Former Clayton County sheriff Victor Hill indicted on 37 counts of fraud and abuse www.privateofficer.com
CLAYTON COUNTY, Ga. Jan 19 2012
A grand jury indicted former Clayton County sheriff Victor Hill on 37 counts, alleging he used county cars for getaways and county credit cards for shopping sprees.
Hill’s charges include theft by taking, making false statements and violation of the Racketeer Influenced and Corrupt Organizations (RICO) Act, wrapping up a nearly year-long investigation.
A hearing was immediately held for Hill where a judge set bond at $50,000 and ordered the former sheriff to surrender his passport, remain in Georgia and not to contact any witnesses. Hill was still behind bars the next morning. His attorney said bonding companies want no part in the case.
“I’ve had them tell me they will not for fear that they will be decertified from being able to have bonds at the Clayton County Jail in the future,” attorney Musa Ghanayem said.
Channel 2 investigative reporter Mark Winne talked to Hill before he addressed the grand jury panel Wednesday. Hill maintained his innocence and said he still plans on running for sheriff again.
“Looking forward to defending myself. I think everyone knows it’s politically motivated and we’re ready to get back on the campaign trail,” Hill told Winne.
The grand jury started an investigation into Hill in April, and prosecutors finished their presentation on Wednesday afternoon. Hill then had the option to make a final statement before the panel voted on the charges.
Sources told Winne the special grand jury looked at the use of county credit cards, the handling of campaign finances, if there was personal travel using county equipment, if county employees engaged in campaign or personal business for Hill.
Clayton County Sheriff Kem Kimbrough has been critical of Hill, whom he won against in 2008. Kimbrough said he takes no joy in Hill’s downfall but considers it vindication.
“It is not politically motivated. It is all about accountability and the integrity of the offices we hold,” Kimbrough told Winne.
Kimbrough said he would be ready for Hill in another face-off.
“This is how I’m going to campaign against him,” Kimbrough told Thomas, holding a copy of the indictment against Hill. “Not only was he a poor sheriff, but he broke the law.”
Beatrice Powell, a former Clayton County corrections officer, was also indicted on perjury and theft by taking charges in connection with Hill’s case. Investigators said they contacted her last summer about her friendship with Hill.
Investigators said they wanted to know if Powell campaigned for Hill on county time and whether he allowed her to get paid on the county’s dime. Powell told investigators she committed no crime.
Hill’s attorney, Steve Fry, said he will fight the charges and Hill has not violated the law.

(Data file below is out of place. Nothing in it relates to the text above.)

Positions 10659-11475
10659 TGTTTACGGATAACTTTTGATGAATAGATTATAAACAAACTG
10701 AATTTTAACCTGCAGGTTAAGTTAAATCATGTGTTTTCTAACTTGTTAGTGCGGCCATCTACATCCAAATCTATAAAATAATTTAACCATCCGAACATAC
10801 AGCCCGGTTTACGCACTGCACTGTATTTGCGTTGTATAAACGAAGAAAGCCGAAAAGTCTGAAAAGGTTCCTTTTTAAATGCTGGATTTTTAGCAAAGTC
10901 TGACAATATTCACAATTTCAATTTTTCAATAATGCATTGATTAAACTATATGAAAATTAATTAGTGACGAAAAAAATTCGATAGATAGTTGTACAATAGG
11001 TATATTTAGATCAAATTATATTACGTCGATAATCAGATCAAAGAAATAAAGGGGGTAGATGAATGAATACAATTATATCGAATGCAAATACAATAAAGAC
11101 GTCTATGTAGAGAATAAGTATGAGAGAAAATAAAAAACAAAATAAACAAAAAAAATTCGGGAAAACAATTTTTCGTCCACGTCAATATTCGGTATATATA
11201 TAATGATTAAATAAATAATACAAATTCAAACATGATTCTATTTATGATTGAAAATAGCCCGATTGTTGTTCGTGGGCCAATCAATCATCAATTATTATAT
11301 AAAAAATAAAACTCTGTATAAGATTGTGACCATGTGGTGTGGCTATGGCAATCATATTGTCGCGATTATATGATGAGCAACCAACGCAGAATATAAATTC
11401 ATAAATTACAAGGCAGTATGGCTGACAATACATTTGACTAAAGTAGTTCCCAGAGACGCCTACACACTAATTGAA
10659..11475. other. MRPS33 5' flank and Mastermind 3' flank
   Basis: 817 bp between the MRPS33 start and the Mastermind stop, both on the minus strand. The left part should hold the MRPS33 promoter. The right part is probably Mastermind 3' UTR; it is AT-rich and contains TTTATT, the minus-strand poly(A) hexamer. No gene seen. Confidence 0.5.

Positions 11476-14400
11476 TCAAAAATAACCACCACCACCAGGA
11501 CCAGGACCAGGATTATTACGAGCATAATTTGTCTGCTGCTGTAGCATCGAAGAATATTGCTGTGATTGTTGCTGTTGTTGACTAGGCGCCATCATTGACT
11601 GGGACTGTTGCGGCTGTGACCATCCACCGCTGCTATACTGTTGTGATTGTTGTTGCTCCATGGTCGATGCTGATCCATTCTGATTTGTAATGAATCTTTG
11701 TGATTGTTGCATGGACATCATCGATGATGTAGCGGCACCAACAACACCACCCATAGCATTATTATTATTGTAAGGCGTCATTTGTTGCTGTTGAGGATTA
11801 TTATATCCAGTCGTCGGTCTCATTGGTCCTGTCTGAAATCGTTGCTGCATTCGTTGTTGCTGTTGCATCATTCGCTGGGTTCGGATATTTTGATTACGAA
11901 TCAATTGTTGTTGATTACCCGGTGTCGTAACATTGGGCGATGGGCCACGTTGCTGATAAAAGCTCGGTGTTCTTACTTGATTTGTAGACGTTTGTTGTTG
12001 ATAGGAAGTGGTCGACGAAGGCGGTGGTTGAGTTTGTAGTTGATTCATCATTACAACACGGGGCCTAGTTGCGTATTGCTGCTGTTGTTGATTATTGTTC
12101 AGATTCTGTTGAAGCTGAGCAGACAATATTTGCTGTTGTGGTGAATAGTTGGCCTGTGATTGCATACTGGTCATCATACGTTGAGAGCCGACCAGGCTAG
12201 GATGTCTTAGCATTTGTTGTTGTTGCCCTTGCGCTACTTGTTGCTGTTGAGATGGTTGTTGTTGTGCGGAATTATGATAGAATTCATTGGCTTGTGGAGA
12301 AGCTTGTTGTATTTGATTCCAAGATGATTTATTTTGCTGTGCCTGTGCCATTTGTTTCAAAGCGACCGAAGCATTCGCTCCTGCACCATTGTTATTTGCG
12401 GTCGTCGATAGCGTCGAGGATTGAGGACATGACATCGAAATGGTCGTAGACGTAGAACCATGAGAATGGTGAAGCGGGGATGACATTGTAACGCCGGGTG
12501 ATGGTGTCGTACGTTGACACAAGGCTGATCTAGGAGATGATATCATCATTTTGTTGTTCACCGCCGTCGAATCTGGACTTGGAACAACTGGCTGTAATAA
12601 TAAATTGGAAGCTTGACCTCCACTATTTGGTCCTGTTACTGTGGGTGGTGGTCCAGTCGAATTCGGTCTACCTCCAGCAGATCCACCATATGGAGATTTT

Hill is currently being held in the Gwinnett County Jail instead of the Clayton County Jail for security reasons.
Sheriff fires 14 deputies on his first day in office http://www.privateofficer.com
Kimbrough said the firings were part of his campaign promise to clean up the department, but some of the fired deputies said they were targeted because of their connection to former Sheriff Victor Hill.
“I was fired because of my affiliation with Victor Hill,” insisted former Deputy Edward Hobbs.
Kimbrough said he fired Hobbs because Hobbs has a criminal record.
“I don’t know this guy, I don’t care about this guy, but he is a criminal, a thug,” said Kimbrough.
Kimbrough told Channel 2 Action News he’s instituted a new code of conduct built on the foundation of integrity and honesty.
“Victor (Hill) hired outcasts, thugs and rejects from every agency,” Kimbrough said.
The new sheriff said as long as he wears the badge, “accountability will be the buzz word.”
On his first day in office in January 2005, Hill fired 34 deputies, most of them white, and posted snipers on the courthouse roof as he escorted them out of the building — a move that cost the county more than $7 million to settle lawsuits arising from the action.
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Tuesday, October 30, 2007
Houston TX. Oct. 30, 2007
A man suspected of shooting a Houston police officer while he was being arrested was found dead in a field Sunday, KPRC Local 2 reported.
Police said Officer Victor Hill, who was not in uniform, arrested Eric Titov, 22, on suspicion of breaking into cars at the complex in the 18600 block of South Park View Drive near West Park View Drive at about 12:30 a.m.
Investigators said Titov, who was handcuffed, pulled out a gun and shot Hill in the chest.
Hill called for backup and was taken to Memorial Hermann Hospital in critical condition.
Titov ran from the scene, detectives said. He was found dead in a field on Barker Cypress Road near Saums Road on Sunday afternoon. Police have not said how he died.
Titov had several credit cards and driver’s licenses that did not belong to him, detectives said. Hill has been with the Houston Police Department for 14 years.
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